• To allow you to personalize the Mondaq websites you are visiting.
  • To enable features such as password reminder, newsletter alerts, email a colleague, and linking from Mondaq (and its affiliate sites) to your website.
  • To produce demographic feedback for our information providers who provide information free for your use.
  • Mondaq (and its affiliate sites) do not sell or provide your details to third parties other than information providers. The reason we provide our information providers with this information is so that they can measure the response their articles are receiving and provide you with information about their products and services.
    If you do not want us to provide your name and email address you may opt out by clicking here
    If you do not wish to receive any future announcements of products and services offered by Mondaq you may opt out by clicking here

    Terms & Conditions and Privacy Statement

    Mondaq.com (the Website) is owned and managed by Mondaq Ltd and as a user you are granted a non-exclusive, revocable license to access the Website under its terms and conditions of use. Your use of the Website constitutes your agreement to the following terms and conditions of use. Mondaq Ltd may terminate your use of the Website if you are in breach of these terms and conditions or if Mondaq Ltd decides to terminate your license of use for whatever reason.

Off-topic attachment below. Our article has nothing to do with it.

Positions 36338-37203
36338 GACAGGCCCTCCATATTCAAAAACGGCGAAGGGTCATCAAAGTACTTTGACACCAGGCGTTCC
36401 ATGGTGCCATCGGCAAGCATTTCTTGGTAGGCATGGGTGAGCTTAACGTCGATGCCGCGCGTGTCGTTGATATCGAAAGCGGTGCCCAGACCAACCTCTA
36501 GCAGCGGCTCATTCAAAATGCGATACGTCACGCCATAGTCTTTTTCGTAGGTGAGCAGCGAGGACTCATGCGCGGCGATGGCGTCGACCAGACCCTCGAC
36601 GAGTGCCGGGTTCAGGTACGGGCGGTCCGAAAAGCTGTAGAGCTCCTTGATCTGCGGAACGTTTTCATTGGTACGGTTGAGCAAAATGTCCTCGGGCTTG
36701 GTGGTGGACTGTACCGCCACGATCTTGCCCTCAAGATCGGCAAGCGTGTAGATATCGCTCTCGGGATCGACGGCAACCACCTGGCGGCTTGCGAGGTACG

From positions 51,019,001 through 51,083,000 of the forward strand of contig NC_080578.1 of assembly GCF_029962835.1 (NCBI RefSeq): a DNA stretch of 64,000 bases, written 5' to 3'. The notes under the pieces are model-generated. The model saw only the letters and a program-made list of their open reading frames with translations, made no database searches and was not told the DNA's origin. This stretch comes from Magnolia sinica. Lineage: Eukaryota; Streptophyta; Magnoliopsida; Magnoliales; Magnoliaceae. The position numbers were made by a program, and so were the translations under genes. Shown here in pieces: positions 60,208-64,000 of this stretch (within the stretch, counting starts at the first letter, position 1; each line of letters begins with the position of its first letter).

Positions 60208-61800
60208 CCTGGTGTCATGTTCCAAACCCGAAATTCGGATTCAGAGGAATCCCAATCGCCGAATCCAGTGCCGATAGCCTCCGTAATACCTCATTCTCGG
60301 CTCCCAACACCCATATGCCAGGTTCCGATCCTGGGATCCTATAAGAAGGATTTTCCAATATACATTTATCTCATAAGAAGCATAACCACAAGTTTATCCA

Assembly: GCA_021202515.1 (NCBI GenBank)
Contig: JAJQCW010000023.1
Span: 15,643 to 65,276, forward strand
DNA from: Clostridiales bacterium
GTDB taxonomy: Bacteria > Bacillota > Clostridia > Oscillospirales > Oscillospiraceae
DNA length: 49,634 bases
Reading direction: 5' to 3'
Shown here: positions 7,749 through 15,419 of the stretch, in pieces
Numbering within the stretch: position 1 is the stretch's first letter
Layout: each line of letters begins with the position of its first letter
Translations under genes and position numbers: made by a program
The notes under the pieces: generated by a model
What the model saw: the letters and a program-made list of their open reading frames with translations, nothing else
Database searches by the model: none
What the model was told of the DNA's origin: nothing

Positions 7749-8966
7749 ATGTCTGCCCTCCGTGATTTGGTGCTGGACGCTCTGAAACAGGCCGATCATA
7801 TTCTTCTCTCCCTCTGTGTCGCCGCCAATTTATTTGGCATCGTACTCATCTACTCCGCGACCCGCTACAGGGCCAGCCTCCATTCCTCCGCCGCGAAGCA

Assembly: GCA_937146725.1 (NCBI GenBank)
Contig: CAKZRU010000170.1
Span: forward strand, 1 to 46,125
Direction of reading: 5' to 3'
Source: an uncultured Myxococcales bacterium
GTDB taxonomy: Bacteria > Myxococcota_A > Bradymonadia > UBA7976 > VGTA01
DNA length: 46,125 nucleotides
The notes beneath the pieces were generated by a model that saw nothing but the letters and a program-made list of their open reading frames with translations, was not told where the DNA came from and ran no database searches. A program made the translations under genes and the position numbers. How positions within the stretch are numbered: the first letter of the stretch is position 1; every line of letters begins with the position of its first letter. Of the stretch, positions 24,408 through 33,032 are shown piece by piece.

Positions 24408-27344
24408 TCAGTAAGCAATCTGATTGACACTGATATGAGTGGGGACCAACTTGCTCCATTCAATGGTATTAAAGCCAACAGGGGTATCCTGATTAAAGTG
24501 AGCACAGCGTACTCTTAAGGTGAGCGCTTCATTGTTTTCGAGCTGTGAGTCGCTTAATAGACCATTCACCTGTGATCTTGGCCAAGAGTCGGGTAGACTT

Use of www.mondaq.com

    You may use the Website but are required to register as a user if you wish to read the full text of the content and articles available (the Content). You may not modify, publish, transmit, transfer or sell, reproduce, create derivative works from, distribute, perform, link, display, or in any way exploit any of the Content, in whole or in part, except as expressly permitted in these terms & conditions or with the prior written consent of Mondaq Ltd. You may not use electronic or other means to extract details or information about Mondaq.com’s content, users or contributors in order to offer them any services or products which compete directly or indirectly with Mondaq Ltd’s services and products.